Ah, America, such a land of contradictions. We celebrate and we destroy, redeem and forget. I remember when I first heard of the Tiger Woods scandal. The first thought that crossed my mind was that he had solved a nagging question I had for as long as he has been dominating golf: what does Tiger do at night, you know, between rounds? Is he hanging with friends? How does he release tension from all of that intense concentration? He plays with such laser focus. At last I know. I don’t have to wait for his Inside Golf book.
The image of Tiger with a big cigar fistbumping Jordan and Barkley around a poker table, surrounded by physically augmented America geishas tending to them, is a little hard for me to accept though. With such a clean-cut brand as Tiger’s it’s a little like seeing a 10-year-old wearing dad’s pants and shoes. Imagining him chasing women around a hotel room has a frat-boy angle to it. No harm, no foul.
The notion that a hundred millionaire should enjoy himself in this way is fine with me. My guess is that the overwhelming majority of men upon hearing of the Tiger saga smiled, at least inside. Move along, nothing new here. It’s the stuff of fantasies centuries old. Like there’s another reason for working your ass off to earn all that money and celebrity. As if! The question of history and legacy is trivial here too. The Bill Clinton silliness is nearly forgotten and all we have left is the dim memory of the legendary Fatty Arbuckle sensation. At least for those of us old enough to have heard about it. So go for it, Tiger. Drop this sex addiction cover, for men aren’t buying it and women aren’t your target audience. Enjoy yourself. Release tension however you need to with consenting adults while playing at the highest level of your profession. At least half the population understands where you’re coming from.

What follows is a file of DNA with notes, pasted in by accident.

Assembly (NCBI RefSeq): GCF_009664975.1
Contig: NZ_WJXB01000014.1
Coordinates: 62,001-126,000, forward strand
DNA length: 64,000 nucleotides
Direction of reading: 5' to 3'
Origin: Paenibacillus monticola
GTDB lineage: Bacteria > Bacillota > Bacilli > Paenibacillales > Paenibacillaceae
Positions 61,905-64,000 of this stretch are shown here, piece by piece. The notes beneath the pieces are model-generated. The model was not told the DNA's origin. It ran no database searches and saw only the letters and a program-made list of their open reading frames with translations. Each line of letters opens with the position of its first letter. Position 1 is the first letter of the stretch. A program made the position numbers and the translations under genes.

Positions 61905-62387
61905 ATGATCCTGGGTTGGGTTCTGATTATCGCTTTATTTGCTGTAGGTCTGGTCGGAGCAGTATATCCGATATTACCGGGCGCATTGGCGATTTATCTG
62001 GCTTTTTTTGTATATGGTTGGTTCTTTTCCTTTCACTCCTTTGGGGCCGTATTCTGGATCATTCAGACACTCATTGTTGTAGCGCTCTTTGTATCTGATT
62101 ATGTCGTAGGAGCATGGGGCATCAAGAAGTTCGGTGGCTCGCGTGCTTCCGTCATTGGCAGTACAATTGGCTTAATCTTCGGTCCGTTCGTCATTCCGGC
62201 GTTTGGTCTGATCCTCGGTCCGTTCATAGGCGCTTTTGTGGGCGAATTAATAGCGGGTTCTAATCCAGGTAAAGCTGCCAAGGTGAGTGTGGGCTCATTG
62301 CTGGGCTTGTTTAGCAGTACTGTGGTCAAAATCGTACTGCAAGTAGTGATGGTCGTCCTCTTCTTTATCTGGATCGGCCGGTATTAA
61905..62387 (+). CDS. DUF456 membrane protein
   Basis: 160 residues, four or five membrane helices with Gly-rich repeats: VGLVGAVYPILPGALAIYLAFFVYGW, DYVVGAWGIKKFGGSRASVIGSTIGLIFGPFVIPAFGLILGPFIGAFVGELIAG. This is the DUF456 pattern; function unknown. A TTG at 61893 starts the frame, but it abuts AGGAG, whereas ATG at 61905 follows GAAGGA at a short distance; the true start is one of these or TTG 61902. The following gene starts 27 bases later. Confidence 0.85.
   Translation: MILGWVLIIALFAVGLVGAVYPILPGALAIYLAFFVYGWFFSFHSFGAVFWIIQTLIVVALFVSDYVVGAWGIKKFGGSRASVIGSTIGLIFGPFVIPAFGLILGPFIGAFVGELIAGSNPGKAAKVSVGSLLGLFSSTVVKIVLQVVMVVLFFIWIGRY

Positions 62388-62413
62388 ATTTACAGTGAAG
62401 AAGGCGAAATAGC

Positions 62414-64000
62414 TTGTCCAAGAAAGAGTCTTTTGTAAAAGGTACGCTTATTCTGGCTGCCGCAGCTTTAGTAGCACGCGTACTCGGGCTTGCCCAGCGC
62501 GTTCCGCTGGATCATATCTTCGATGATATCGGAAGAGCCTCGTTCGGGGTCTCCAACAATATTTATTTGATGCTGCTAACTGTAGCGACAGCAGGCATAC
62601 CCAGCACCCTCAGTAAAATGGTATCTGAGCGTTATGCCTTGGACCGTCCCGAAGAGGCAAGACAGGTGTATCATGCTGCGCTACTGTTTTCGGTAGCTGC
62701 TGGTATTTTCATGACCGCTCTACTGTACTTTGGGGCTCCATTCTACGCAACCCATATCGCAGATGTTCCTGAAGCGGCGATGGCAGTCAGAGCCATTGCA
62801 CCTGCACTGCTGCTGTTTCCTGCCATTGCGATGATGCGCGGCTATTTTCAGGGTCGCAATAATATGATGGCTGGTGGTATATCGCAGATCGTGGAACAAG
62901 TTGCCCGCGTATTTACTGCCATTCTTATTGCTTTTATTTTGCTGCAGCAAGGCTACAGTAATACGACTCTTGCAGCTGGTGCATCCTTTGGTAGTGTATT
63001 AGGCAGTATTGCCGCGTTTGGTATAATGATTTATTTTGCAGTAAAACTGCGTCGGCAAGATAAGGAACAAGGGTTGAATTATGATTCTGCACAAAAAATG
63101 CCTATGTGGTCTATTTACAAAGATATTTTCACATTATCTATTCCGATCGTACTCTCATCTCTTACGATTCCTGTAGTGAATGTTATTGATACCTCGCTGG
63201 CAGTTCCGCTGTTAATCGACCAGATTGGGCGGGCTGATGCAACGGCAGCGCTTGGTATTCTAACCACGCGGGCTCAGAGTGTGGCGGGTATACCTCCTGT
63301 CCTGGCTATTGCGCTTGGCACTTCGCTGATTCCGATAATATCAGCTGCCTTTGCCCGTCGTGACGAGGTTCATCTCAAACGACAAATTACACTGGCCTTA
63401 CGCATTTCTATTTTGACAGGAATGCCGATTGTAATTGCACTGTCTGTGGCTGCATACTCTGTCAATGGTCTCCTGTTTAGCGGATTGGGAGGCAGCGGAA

But there is this one other thing. There’s a rumor out that you paid one of your playmates $10 million to keep things quiet. Evidently you negotiated this one yourself and didn’t let your agent handle it. See, this is a problem because you’re raising the threshold for millions of hard-working guys around the globe in similar circumstances. With Kobe and the ring it was easy. With jewelry the range of acceptable giftage is as wide as the prices. But over a million dollars and you put us in a difficult position. This mistake will probably pass but in the future, please, defer to the experts and stick to golf and men everywhere will stick with you.